A sparkleball is a magical ornament handmade from plastic cups and a string of mini-Christmas lights.
Learn the basics-- and the variations are endless. See more sparkleball photos at the end of instructions.
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The directions may sound difficult but will make sense as you work. Build your first, and you'll be rockin' and rollin' by your second sparkleball.
To make a basic sparkleball, you will need the following supplies: 1. A soldering iron (pictured) 2. 50 9oz Solo-style plastic cups (with slanted sides; "tumbler" style ) 3. A string of 100 lights, mini-light size. 4. Clothespins make it easier to hold cups together while you work. 5. A fan for ventilation, and you must must must work outdoors. very toxic fumes.
Heat the soldering iron. When hot, poke/melt a hole approx. 1/2" in the bottom of all 50 plastic cups.
Arrange 12 cups in a ring, as pictured(clothespins make it easier but are optional). Put the hot iron inside a cup. Press it through the side, at the base,to the next cup. (See photo below.) A welded joint forms when the melted place cools. Connect each cup to its neighbor at their bottom sides.
Now build a second layer of cups on top of the first ring. Use 9 cups in this layer, and again work from the cup bottoms. Space them evenly around; clothespins really help. Work cup by cup, joining it to at least two other cups. Make the joints at the cup bases or from inside the cup, at the bottom. This layer will have gaps between cups but that's ok.
Press the last 4 cups into the space left in the dome you've built. Once pressed in, then solder the four cups, making sure each one is joined to at least 2 or 3 other cups. (Blue cups for demonstration only)
Now you're ready to thread lights into the sparkleball half. Start at the plug end (plug was cutoff from photo, but it's right by the tag which is visible.) and insert two lights into the first cup. You'll start inserting lights on the large ring you made first.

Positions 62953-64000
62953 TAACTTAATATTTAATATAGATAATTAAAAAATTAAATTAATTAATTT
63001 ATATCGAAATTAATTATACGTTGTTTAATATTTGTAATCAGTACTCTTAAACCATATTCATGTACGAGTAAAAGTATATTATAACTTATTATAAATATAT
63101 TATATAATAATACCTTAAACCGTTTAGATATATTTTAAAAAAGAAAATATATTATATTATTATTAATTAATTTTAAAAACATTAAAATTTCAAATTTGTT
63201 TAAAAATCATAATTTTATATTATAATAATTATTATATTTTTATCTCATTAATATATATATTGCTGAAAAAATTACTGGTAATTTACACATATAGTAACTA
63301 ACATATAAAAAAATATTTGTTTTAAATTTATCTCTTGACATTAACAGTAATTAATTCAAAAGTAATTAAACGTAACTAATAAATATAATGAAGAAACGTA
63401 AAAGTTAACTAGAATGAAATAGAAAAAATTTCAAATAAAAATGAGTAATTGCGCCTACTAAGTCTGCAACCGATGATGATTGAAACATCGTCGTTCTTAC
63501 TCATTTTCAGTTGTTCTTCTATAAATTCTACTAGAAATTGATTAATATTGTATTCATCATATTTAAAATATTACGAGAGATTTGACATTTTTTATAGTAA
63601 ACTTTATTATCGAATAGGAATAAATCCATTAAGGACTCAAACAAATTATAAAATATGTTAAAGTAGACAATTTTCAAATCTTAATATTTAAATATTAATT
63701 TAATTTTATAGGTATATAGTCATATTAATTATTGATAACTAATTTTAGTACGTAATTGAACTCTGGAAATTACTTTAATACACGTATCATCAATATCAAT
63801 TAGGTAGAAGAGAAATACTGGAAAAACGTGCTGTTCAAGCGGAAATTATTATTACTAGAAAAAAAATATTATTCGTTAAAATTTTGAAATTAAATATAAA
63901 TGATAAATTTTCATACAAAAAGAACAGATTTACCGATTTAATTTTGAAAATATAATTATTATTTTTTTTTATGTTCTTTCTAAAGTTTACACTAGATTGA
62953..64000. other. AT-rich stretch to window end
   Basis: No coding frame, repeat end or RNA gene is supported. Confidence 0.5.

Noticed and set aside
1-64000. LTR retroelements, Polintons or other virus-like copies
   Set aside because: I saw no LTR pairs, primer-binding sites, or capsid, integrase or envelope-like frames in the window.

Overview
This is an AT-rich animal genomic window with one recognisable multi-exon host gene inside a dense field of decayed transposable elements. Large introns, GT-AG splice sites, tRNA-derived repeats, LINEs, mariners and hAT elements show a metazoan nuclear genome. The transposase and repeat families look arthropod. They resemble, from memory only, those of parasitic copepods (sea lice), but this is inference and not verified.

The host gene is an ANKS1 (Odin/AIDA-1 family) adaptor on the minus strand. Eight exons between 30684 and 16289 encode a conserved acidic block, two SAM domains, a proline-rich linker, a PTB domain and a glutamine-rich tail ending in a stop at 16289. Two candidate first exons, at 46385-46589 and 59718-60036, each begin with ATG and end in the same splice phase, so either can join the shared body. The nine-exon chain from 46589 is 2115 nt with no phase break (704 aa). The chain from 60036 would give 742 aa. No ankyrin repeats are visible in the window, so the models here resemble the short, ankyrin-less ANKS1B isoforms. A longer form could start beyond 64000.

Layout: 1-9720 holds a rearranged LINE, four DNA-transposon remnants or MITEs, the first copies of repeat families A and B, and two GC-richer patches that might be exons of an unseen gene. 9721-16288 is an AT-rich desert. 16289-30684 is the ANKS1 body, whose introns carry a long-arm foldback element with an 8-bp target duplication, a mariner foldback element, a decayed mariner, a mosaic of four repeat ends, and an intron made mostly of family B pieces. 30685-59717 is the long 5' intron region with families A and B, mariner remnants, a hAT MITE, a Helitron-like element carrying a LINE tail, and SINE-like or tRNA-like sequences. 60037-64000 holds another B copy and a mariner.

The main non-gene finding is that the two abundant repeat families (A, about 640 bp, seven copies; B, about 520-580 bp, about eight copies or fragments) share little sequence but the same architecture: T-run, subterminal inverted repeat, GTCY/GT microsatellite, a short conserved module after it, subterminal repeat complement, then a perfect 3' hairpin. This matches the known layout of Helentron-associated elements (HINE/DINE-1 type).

Insert 2 lights into each hole, working from top layer into bottom and back up.
You must finish threading the lights in the big ring. Now you're half done. Repeat steps 1-5 to build the second half.
To thread lights in the second half, start-- this time-- from the opposite end of the lights. And start threading in the very center, working to the outside. When you get towards the end, it will be a bit awkward, with both halves coming together. Have the iron hot and ready to work.
Press the two halves tightly together, making sure the electrical plug hangs out between them. (Clothespins very handy here.) Join the halves with the hot iron, working close to the cup bottoms but being very careful NOT to melt the lights or cord.
When I'm finished, I go back and reinforce the sparkleball by melting a notch in all cups that touch at the rims. Be careful of hard cups or they'll crack if you force them.
I make a hanger from chain and "s" hooks. I melt a hole, joining two cups, and insert the "s" hook. I put my hanger opposite the plug, but some people like the plug at the top. Your choice. (Other great hangers are zipties, fishing line. . .)
Plug in and enjoy. Now start your next one!
Here's Monica with a mini-sparkleball made with 1 oz condiment cups and 50 lights.
Here's Terry with "Godzilla:" 400 (!) 10oz cups; 500 lights; 30 in in diameter; very strong wire weights to hold.
Here's Manola's sparkleball made with green LED lights and red mini's.
Here's a solar-powered sparkleball made the no-melt way by Macky, Fritz, and Blythe (11, 9, 6 yrs old. Perfect kids project! See more on http:// www. sparkleball.com , a happily non-profit and free-for-all website devoted to spreading sparkleball joy.